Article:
THE ART AND SPIRITUAL PRACTICE OF HAIKUAn Address Delivered at the Spirit of Life Unitarian Fellowship,Kirribilli, New Sou...
2The poem, translated into English, goes something like this:With the influence of the windEach flower of cosmos will come...
3their inherent limitations---could get as close as possible to saying what is trulyreal. One famous Japanese haiku poet B...
4Buson (1716-1784), who dealt with existing things in their concrete immediacy---thehere-and-now:Ears of my old age;The su...
5form of a punctuation mark such as a dash or ellipsis, or an implied break, becauseEnglish has no direct equivalent for t...
Upcoming SlideShare
Loading in …5



Published on

Copyright 2013 Ian Ellis-Jones. All Rights Reserved.

Published in: Spiritual
1 Like
  • Be the first to comment

No Downloads
Total views
On SlideShare
From Embeds
Number of Embeds
Embeds 0
No embeds

No notes for slide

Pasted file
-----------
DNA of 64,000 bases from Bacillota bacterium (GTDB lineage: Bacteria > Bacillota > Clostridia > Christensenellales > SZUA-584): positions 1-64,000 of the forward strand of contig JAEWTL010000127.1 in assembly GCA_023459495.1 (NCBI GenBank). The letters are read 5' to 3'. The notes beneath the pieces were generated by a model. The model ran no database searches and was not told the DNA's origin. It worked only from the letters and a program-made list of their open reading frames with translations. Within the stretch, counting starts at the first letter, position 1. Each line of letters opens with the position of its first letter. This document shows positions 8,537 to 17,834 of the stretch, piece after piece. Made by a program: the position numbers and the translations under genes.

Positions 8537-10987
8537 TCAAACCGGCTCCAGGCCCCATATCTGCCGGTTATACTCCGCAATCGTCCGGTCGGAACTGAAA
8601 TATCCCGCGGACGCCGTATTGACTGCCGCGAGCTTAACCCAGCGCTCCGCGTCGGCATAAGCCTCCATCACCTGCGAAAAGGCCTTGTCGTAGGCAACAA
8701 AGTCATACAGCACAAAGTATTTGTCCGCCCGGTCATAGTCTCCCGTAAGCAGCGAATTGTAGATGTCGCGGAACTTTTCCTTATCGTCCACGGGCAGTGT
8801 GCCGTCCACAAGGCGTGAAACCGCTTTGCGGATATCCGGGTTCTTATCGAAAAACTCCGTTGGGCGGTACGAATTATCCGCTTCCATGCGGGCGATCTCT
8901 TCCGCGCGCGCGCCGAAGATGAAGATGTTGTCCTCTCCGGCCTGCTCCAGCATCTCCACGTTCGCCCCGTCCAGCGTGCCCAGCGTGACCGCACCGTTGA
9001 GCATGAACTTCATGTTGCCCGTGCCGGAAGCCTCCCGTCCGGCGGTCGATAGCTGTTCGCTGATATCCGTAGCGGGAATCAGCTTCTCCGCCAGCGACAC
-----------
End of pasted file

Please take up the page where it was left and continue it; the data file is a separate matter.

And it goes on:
1. 1. THE ART AND SPIRITUAL PRACTICE OF HAIKUAn Address Delivered at the Spirit of Life Unitarian Fellowship,Kirribilli, New South Wales, on Sunday, 23 June 2013By The Rev. Dr Ian Ellis-JonesBA, LLB (Syd), LLM, PhD (UTS), DD, Dip Relig Stud (LCIS)Solicitor of the Supreme Court of New South Wales and the High Court of AustraliaLecturer and Legal Adviser, New South Wales Institute of Psychiatry, North Parramatta NSWFormer Senior Lecturer, Faculty of Law, University of Technology, SydneyFounder, Minister and Convener, Sydney Unitarian Chalice Circle, Sydney NSWRecently I spent a week or so in Japan, meeting up again with some very dearJapanese friends of mine with whom I have been associated in a certain Buddhistdenomination. As was the case on my trip to Japan the year before, I was the constantrecipient of much love and great kindness. On this trip---as well as on this previousoccasion---I met up with a remarkable 86-year old Japanese man, Isao, and his lovelywife Takeko. Isao, a former school teacher, said this to me on my most recent trip toJapan:I am going to be 87 years [old] and even though I have sickness I’m happybecause I appreciate everything, especially family, sickness, even death,too, I can appreciate through long experience of praying for others all thetime. And I respect all religions, too. … Every day I try to appreciate myfamily and everything, and try to appreciate each moment and to pray forall people and animals and everything else. ...Each day Isao, a haijin (that is, a haiku poet or master), writes at least one pieceof haiku. Whilst we were having tea together in a coffee shop, on my last day inJapan, he suddenly called for a piece of writing paper on which to inscribe apiece of haiku which had just come to him---in the magic of the moment. This isthe poem Isao wrote, quick as a flash, at the coffee shop: